- Source: occ.gov
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On March 5, 2020, the Office of the Comptroller of the Currency (OCC) released OCC Bulletin 2020-10, an updated list of frequently asked questions (FAQ) to supplement OCC Bulletin 2013-29, Third-Party Relationships: Risk Management Guidance. OCC Bulletin 2020-10 rescinds and replaces OCC Bulletin 2017-21, although most of the FAQ from OCC Bulletin 2017-21 have been incorporated into OCC Bulletin 2020-10 without changes.
Many of the additions to the FAQ, which are summarized below, are focused on technological advances. There are specific FAQs related to cloud computing, data aggregators, and alternative data providers.
- What is a business arrangement? Business relationship is interpreted broadly and synonymously with third-party relationship. Examples of business relationships include outsourced products and services; consultants; networking arrangements; merchant payment processing arrangements; and products or services provided by affiliates, subsidiaries, joint ventures, or other ongoing relationships; referral arrangements; appraisal or appraisal management company relationships; professional services providers; and maintenance, catering, and custodial service companies. Neither written contracts nor monetary exchange is required to establish a business relationship.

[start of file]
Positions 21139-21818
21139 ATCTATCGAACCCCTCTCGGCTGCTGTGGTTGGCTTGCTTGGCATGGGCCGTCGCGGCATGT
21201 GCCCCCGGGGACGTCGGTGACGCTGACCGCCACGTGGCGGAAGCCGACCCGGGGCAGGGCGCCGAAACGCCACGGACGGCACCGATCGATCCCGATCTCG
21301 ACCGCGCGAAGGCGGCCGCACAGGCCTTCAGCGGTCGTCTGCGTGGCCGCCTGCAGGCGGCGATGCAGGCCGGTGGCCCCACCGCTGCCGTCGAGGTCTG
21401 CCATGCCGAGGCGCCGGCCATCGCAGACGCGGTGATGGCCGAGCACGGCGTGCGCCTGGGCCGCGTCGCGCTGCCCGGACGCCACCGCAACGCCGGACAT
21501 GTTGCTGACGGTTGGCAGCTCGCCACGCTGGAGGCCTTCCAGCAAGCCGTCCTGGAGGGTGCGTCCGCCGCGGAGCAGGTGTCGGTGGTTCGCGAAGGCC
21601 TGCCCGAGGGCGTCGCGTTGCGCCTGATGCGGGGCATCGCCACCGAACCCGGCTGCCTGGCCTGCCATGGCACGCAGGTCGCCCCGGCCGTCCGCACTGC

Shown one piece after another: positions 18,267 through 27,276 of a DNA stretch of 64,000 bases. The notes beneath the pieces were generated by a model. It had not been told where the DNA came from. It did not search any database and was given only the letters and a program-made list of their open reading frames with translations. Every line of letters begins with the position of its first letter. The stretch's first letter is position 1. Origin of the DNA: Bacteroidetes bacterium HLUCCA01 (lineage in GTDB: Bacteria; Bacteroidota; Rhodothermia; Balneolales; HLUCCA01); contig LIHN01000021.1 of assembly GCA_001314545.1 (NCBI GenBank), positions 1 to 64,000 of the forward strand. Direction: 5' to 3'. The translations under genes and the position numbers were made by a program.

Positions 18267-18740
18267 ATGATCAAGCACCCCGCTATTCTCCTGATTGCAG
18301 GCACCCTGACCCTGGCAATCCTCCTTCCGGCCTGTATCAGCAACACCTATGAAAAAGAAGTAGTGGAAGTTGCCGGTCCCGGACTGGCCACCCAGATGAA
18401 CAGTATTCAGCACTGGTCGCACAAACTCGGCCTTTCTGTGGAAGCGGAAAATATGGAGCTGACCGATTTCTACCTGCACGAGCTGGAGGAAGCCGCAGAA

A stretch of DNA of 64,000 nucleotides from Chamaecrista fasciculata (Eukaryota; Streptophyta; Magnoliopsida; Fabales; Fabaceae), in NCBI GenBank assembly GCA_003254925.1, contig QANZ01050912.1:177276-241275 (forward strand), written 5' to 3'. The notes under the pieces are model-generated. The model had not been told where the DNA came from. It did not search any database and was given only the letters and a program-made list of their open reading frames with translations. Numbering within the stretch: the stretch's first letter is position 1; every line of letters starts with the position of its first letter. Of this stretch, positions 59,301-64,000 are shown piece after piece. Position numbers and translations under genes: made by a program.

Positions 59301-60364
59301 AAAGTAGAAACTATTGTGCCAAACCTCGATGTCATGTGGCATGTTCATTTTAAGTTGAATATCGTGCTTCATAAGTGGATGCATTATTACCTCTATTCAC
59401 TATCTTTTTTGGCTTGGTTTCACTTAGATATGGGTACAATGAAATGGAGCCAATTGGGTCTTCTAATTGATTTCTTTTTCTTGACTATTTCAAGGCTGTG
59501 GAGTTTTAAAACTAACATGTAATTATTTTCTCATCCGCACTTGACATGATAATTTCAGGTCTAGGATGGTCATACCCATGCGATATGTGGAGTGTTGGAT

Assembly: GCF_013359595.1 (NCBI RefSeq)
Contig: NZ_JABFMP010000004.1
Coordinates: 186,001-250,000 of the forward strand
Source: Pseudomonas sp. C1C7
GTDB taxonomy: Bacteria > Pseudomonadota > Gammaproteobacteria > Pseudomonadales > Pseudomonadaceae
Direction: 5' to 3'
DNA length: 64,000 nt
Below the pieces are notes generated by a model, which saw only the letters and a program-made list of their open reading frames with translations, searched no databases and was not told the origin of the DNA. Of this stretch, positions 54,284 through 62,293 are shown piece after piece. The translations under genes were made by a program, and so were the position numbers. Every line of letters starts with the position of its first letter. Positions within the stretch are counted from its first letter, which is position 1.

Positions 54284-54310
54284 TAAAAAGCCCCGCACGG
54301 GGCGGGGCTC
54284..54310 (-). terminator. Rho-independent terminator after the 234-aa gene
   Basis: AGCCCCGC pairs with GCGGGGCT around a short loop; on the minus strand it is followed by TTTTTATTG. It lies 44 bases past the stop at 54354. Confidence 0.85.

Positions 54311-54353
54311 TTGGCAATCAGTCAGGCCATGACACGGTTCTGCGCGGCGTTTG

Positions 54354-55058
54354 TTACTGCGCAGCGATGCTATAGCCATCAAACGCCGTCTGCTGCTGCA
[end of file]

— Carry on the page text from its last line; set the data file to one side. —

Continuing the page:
- Does a company that provides a bank with cloud computing have a third-party relationship with the bank? If so, what are the risk management expectations? A bank with a business relationship with a cloud computing provider has a third-party relationship with the provider. Banks should incorporate a level of due diligence and oversight commensurate with the risk, while keeping in mind that specific technical controls may operate differently in a cloud computing environment than in traditional network environments.